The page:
"Why's the dog floating?", I asked my buddy Andy. The two of us were sitting on the floor with a gatefold-style record album open in front of us. The picture we were looking at featured the aforementioned floating dog as well as a guy in army fatigues with an umbrella, a lecherous looking Priest caught groping a sexy nurse and some guy in a straight jacket amongst others, all gathered together in a medical day-room à la ONE FLEW OVER THE CUCKOO'S NEST. The record was Alice Cooper's FROM THE INSIDE and it was a piece of gold we had just discovered sandwiched between Andy's mother's Dr.Hook and Eagles records. Oh yea, and that dog, the dog was floating because she was a ghost.
I want to stay away from "the making of" side of things with this column and focus more on why I love the albums that I'm talking about, but there are a couple of significant events that went into the making of this album that factor in pretty huge as to why I love this album. First, in 1978, Alice checked himself into a rehab/sanitarium for a rather severe alcohol dependence problem (chronicled in the song "Serious"). The resulting stay inspired him to make a concept album based on his time he spent and the people he met there. If Alice Cooper doing a concept album about the occupants of an asylum seems a tad obvious, then the big surprise for this album is who he brought in to write the lyrics: Elton John's main collaborator Bernie Taupin. That's right, the "Dead Babies" singer teamed up with the writer of "Goodbye Yellow Brick Road" to write a concept album about crazy people. Interested yet?
The resulting album combines the saccharin sweetness of Tauplin's lyrics with Cooper's macabre sensibilities to somewhat stunning effect (at least to this listener's ears). Each song tells a different occupant of the asylum's story. There's Alice's tale of a rock star consumed by the bottle and his demons, the lead-off single, the power-ballady "How You Gonna See Me Now" about a man returning from a stay at the institution, concerned at how his family will see him post breakdown, "For Veronica's Sake", a story of a man with a dog in the city pound that no one knows is his, and if he doesn't get out soon they'll gas her (see floating dog), a suicidal man locked in a padded cell ("The Quiet Room"), a sex-fiend priest obsessed with a nurse ("Nurse Rozetta"), and my personal favorite "Millie and Billie", a beautiful duet with future Shakespeare's Sister singer Marcy Levy about a pair of star-crossed lovers who go to great lengths to be together. Sample lyric: "And I liked your late husband Donald/But such torture his memory brings/All sliced up and sealed tight in baggies/Guess love makes you do funny things." The album concludes, as these things do, with a rousing sing-along song called "Inmates (We're All Crazy)", wherein a choir sings the chorus and Alice sing/talks about the various crazy/homicidal activities of the inmates. Good stuff.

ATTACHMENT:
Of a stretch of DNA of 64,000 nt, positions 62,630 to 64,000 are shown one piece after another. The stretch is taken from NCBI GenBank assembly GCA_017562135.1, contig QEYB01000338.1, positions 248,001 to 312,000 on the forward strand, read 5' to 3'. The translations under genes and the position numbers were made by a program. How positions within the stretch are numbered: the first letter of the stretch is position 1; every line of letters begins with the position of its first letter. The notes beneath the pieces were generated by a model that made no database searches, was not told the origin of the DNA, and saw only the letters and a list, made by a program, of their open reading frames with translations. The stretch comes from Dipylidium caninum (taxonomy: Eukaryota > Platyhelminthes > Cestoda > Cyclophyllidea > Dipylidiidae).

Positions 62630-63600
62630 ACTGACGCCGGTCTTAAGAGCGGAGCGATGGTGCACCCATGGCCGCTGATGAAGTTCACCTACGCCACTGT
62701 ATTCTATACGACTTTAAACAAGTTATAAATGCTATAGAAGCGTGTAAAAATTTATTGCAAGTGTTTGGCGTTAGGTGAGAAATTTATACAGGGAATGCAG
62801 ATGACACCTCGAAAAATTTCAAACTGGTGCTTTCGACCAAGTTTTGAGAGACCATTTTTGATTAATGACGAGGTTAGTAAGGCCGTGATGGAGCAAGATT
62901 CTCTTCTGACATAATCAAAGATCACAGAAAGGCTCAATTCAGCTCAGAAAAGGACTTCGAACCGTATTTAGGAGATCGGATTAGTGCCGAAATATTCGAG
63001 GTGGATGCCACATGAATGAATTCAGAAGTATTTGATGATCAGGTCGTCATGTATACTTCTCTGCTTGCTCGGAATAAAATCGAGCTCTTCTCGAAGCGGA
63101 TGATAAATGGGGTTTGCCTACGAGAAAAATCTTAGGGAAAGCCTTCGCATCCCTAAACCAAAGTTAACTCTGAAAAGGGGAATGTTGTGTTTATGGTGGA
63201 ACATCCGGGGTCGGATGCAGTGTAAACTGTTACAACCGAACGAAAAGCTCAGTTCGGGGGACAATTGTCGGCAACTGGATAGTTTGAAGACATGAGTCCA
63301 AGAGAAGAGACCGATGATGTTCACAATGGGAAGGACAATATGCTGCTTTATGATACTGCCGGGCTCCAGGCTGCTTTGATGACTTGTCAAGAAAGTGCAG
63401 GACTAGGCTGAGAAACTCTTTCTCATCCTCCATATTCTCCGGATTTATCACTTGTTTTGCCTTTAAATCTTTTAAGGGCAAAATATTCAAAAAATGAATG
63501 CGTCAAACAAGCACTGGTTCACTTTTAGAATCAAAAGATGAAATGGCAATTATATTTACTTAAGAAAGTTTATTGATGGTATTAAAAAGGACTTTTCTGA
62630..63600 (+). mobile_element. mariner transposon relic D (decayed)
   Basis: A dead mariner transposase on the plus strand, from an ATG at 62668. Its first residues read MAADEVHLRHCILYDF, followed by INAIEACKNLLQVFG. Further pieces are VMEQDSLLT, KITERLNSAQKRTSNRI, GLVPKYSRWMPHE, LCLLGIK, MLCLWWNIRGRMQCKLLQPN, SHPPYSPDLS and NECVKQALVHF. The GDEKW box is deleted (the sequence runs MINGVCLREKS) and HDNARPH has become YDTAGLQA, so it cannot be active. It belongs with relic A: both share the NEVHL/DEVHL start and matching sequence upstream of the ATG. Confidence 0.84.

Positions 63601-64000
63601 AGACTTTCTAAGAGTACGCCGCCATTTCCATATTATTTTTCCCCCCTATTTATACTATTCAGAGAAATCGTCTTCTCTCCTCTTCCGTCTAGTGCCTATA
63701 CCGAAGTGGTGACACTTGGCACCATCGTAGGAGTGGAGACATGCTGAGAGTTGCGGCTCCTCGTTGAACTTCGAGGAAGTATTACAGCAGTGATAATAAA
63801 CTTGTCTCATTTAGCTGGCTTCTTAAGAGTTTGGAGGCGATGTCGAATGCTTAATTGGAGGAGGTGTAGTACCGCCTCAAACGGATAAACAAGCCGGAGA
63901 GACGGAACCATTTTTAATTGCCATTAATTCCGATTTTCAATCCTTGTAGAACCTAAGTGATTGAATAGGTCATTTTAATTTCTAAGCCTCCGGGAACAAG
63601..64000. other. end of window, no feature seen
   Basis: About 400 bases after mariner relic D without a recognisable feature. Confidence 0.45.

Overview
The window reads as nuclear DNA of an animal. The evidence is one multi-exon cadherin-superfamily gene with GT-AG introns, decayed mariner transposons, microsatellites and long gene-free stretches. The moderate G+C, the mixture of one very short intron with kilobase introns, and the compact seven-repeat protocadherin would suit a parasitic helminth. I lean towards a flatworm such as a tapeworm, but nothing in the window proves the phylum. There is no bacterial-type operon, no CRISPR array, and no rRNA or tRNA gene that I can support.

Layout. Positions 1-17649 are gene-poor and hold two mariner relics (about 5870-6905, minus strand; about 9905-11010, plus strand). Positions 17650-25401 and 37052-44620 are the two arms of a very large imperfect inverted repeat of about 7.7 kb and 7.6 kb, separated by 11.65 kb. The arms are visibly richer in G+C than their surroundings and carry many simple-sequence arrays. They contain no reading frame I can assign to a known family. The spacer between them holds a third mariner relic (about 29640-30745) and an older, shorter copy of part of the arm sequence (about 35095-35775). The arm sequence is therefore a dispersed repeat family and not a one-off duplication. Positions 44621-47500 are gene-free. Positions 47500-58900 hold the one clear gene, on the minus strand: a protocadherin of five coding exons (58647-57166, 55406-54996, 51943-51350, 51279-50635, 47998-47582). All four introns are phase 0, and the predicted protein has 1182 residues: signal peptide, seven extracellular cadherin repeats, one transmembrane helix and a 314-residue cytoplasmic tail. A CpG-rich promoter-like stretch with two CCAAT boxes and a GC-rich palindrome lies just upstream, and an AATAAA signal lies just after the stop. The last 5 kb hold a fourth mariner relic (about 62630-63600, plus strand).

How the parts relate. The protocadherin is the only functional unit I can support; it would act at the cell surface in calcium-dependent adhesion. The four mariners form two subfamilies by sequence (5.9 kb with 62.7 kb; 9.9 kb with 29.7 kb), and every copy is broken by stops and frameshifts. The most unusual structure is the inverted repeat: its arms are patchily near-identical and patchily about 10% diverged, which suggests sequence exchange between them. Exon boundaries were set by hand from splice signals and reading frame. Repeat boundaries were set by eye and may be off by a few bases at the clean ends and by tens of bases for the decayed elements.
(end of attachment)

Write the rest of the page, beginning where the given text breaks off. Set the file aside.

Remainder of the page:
The album was a modest success, spawning a home video release of the elaborate stage show he was performing based on the album called THE STRANGE CASE OF ALICE COOPER and an adaptation of the album by Marvel Comics, making FROM THE INSIDE one of the first cross-platform, multimedia pieces of entertainment. Bernie Tauplin and Alice never wrote anything else together and I think it's a shame; Tauplin's ability to deliver hook-filled melodies really helped Cooper's music deliver in a way it never had before, using Pop to deliver some truly dark material. If you're not an Alice fan this might be the album for you. My buddy Andy was never a fan but he grooved on this one. If you are a fan but never liked this one, give it another shot; you never know, maybe you'll develop a new appreciation (looking at you, Cheese!). Now I wonder what other gold Andy's mom had in those records?
Choice Cut: "Millie and Billie"
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